Anyway, this guy was saying that after so much meditating his mantra was so ingrained in his whole body that he could no longer tell if was breathing, or the mantra was breathing through him. (Or something like that) 

But in any event, here is where my own pretentiousness kicks in; because though I haven't a cognisant idea how I proceed in a picture, I know that something guides me, and I like to think it must be the Motif which is steering the tiller. But it is certainly Nature which guides the motif and which tells people like me how to proceed, not the other way around. Contrary to many others in the Painting world, I watch and listen, I don't dictate to Nature or impose what I think I want to do, as my decisions (choices) are contingent upon what  Nature wants of me, what it shows me, not what I think I want to see in Nature because  Painting out in Nature doesn't give a hoot about my volition though I may think I makes the choices.

But this can open up a bigger conversation for another day.

These last two are not as successful but there are things in them which I like. As I was painting I was joined by a lovely older man, a retired meat inspector, who was fascinated by the speed at which I was able to work. I explained that I was an anxious child, to which he did not even blink an eye. 

So, these last two were painted under the watchful eye of a gentleman named Warwick, originally from a small town in Victoria.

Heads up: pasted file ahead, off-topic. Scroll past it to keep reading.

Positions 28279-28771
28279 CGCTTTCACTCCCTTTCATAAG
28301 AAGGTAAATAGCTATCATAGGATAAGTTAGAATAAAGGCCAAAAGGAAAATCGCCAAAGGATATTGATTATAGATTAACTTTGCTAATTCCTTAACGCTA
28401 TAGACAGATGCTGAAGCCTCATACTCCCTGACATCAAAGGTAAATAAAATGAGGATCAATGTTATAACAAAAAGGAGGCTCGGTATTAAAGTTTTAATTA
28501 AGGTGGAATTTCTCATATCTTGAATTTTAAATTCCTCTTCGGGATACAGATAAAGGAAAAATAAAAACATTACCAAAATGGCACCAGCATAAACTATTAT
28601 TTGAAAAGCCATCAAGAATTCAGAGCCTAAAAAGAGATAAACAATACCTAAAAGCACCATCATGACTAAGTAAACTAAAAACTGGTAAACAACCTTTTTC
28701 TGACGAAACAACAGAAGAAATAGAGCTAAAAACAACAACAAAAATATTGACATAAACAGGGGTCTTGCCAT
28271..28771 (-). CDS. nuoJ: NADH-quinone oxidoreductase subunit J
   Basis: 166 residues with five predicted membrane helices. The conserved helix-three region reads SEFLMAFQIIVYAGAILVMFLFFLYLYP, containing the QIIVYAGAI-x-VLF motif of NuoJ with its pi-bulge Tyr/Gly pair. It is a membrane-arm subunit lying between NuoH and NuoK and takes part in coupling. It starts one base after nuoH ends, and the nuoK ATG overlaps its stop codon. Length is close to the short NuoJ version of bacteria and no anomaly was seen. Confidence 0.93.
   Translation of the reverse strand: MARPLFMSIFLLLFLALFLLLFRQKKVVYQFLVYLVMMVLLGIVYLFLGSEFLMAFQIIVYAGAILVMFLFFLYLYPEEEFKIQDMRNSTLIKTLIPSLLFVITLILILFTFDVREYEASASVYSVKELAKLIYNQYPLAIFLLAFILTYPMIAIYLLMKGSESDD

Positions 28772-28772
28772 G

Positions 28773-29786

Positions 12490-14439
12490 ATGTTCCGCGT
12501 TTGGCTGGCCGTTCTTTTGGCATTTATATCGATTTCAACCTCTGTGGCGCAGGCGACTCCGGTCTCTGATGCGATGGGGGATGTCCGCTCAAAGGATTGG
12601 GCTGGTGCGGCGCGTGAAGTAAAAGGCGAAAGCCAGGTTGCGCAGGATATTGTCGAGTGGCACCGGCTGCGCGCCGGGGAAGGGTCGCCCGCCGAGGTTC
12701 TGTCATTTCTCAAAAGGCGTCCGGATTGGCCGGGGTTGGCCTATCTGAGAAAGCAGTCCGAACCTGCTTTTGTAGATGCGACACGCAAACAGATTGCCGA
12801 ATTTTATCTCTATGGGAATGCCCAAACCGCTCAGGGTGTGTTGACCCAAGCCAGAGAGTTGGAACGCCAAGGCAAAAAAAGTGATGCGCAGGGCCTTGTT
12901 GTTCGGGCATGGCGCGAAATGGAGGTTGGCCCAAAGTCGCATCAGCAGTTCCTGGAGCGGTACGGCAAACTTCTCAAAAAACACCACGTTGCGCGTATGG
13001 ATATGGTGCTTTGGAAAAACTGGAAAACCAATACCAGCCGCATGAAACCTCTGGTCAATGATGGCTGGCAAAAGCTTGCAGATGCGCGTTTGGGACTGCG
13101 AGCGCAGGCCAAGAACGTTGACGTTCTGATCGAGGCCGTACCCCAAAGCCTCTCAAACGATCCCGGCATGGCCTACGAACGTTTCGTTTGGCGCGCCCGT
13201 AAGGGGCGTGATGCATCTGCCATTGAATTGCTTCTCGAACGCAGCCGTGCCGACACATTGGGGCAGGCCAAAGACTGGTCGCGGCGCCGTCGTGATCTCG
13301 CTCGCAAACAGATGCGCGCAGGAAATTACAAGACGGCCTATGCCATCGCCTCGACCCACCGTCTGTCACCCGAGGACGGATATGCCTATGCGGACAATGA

Evening Prayer Brunswick heads, 21 June 2021, oil on canvas board, 30 X 25 cm

Evening Prayer Brunswick heads, 21 June 2021, oil on canvas board, 30 X 25 cm

18 June 2021

"Hey!,,, You hadda be there!"


Two studies from last week done on the same day, one after the other as the afternoon sank into dusk. 

The top one is more classical; conventional even, and closer to a verisimilitude which appeals to a certain crowd of art lovers. But I like it nonetheless and I accept it as an accurate response to Nature at that very moment in the afternoon. Its colour (and drawing) is mostly true. 

Below, is certainly a fanciful iteration of the fireball which appeared briefly only to fade
 into the memory of embers like after watching fireworks. But at the apex of bliss, there is the crescendo which lends itself to an explosive dénouement, as the French like to say and an operatic climax. 

But as we used to say in the Bronx of my youth; 
"Hey!,,, you hadda be there!"

10 June 2021

13 June 2021

14 June 2021

Evening Prayer, Brunswick Heads, 11, June 2021


This is from the other night which I post with an apology due to the awful RSS feed which my small group of followers received. !!

Truly awful! But Google Blogger has knocked off their RSS feed which was used to send out the notice of posts which I make. So, I scrambled around and found another one, but it too, will soon be discontinued because of the advertisements which are truly disgusting unless any of my readers have fungal issues with their toe nails. 

Mailchimp will hopefully be taking over as soon as I get it up and running.

In the meantime, be creative, and be full of the devil.

12 June 2021

at the beach, an actor unsure of his lines


Evening Prayer Brunswick heads, 6 June, 2021, oil on canvas board, 30 X 25 cm

The weather has been a bit crazy and it has kept me in the studio instead of getting to the beach later in the afternoon. This study came out the other night and though I didn't like it at the time, it seems to look better to me with each passing day. Below, is another one, the first done that night. It's smaller because I hadn't painted there in a week and felt insecure, suddenly feeling like an actor on stage who wasn't sure of his lines. But it worked enough to get me to the next three before I packed up in the cold twilight.

     Evening Prayer Brunswick heads, 6 June, 2021, oil on canvas board, 30 X 25 cm

08 June 2021

other people's s**t, in both sitcoms and in real life